Jim Cullen on Turning History Into Hope
This year’s Henry R. Heyburn ’39 Speaker, Jim Cullen told students their “inheritance” is today’s America of prosperity and political stability, true since the end of World War II. Mr. Cullen, chair of the history department at the Ethical Culture Fieldston School in New York City, yet warned that this “overstretched empire is starting to contract.”
“In the twenty-first century, it’s apparent that the frontiers secured by the Second World War are under pressure; in some places, they are actually collapsing,” said Mr. Cullen. “There is talk of debt, decaying roads and bridges, and foreign competition. Closer to home, you hear how challenging it is to get into a good college, how hard it is to afford college, and how difficult it is to get a job with health insurance.”
Mr. Cullen wasn’t intending to deliver a “prescription for doom”; this ongoing decline is gradual, he says. “The smartest thing to do is act as though things will go on as they have before. … Chasing the American dream is your birthright, even if you were born somewhere else.”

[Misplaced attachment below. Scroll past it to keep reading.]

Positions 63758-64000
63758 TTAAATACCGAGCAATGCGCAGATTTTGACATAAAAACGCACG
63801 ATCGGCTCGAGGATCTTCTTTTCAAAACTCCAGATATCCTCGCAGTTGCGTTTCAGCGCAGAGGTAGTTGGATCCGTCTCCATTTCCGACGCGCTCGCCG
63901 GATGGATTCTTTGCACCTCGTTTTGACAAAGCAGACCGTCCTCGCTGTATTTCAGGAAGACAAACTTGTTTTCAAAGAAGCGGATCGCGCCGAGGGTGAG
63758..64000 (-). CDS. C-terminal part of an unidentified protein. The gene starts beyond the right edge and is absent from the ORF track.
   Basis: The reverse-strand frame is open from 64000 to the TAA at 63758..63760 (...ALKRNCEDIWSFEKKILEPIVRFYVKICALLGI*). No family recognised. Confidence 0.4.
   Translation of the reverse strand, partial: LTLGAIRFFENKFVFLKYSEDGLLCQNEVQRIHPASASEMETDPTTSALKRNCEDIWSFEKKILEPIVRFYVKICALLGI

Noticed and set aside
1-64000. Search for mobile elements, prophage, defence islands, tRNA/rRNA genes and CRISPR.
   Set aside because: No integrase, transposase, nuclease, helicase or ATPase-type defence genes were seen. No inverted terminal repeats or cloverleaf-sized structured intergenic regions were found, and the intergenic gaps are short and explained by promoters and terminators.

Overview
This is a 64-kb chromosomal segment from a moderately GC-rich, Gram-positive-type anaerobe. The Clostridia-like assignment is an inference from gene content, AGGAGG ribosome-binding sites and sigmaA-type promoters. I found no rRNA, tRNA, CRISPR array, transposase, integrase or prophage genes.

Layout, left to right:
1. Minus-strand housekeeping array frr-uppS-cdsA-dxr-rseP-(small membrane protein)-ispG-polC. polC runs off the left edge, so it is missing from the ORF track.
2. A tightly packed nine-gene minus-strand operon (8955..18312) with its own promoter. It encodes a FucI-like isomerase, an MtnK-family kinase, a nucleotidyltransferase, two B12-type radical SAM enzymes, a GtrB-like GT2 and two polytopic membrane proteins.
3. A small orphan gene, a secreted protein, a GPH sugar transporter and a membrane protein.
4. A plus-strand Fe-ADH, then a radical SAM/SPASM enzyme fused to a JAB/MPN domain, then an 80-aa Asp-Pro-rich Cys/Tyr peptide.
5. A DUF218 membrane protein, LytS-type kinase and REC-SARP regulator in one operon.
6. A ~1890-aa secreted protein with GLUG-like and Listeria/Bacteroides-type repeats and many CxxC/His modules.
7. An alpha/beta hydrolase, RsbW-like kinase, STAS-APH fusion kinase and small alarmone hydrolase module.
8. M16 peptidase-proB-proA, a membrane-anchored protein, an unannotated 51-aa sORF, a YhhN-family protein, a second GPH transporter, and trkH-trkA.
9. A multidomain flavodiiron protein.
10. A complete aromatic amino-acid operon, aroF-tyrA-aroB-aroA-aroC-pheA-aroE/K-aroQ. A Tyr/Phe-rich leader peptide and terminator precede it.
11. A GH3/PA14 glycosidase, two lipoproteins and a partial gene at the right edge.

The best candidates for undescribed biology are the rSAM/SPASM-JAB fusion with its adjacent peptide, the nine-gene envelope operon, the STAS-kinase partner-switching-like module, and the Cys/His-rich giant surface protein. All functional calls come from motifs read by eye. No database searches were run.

“Collaboration Fuels Innovation” Encourages Nick Dougherty ’07
Nick Dougherty ’07, CEO and co-founder of Verbal Applications, spoke to James Mills’s Microeconomics class on Monday about launching a business focused on social change. The idea for Nick’s company, which provides a cloud-based communication platform improving patient care, grew from a senior design project at Boston University’s College of Engineering. The project goal was to create an app for someone who had suffered a stroke. After shadowing nurses in hospitals, Nick and his two co-founders designed an app to help patients with speech issues communicate with their caregivers.
Nick demonstrated the app with students, and he stressed how important collaboration is to business endeavors. “Competition is simply making something a little bit better than your competitor,” said Nick, “but collaboration fuels innovation.”
Nick and his partners quit their jobs last summer to focus full-time on Verbal Applications. Through their research, they also learned the inefficiencies of the hospital call button system; they are now working to expand the app into a full hospital communication system. Nick will give a TEDxNortheastern talk in January.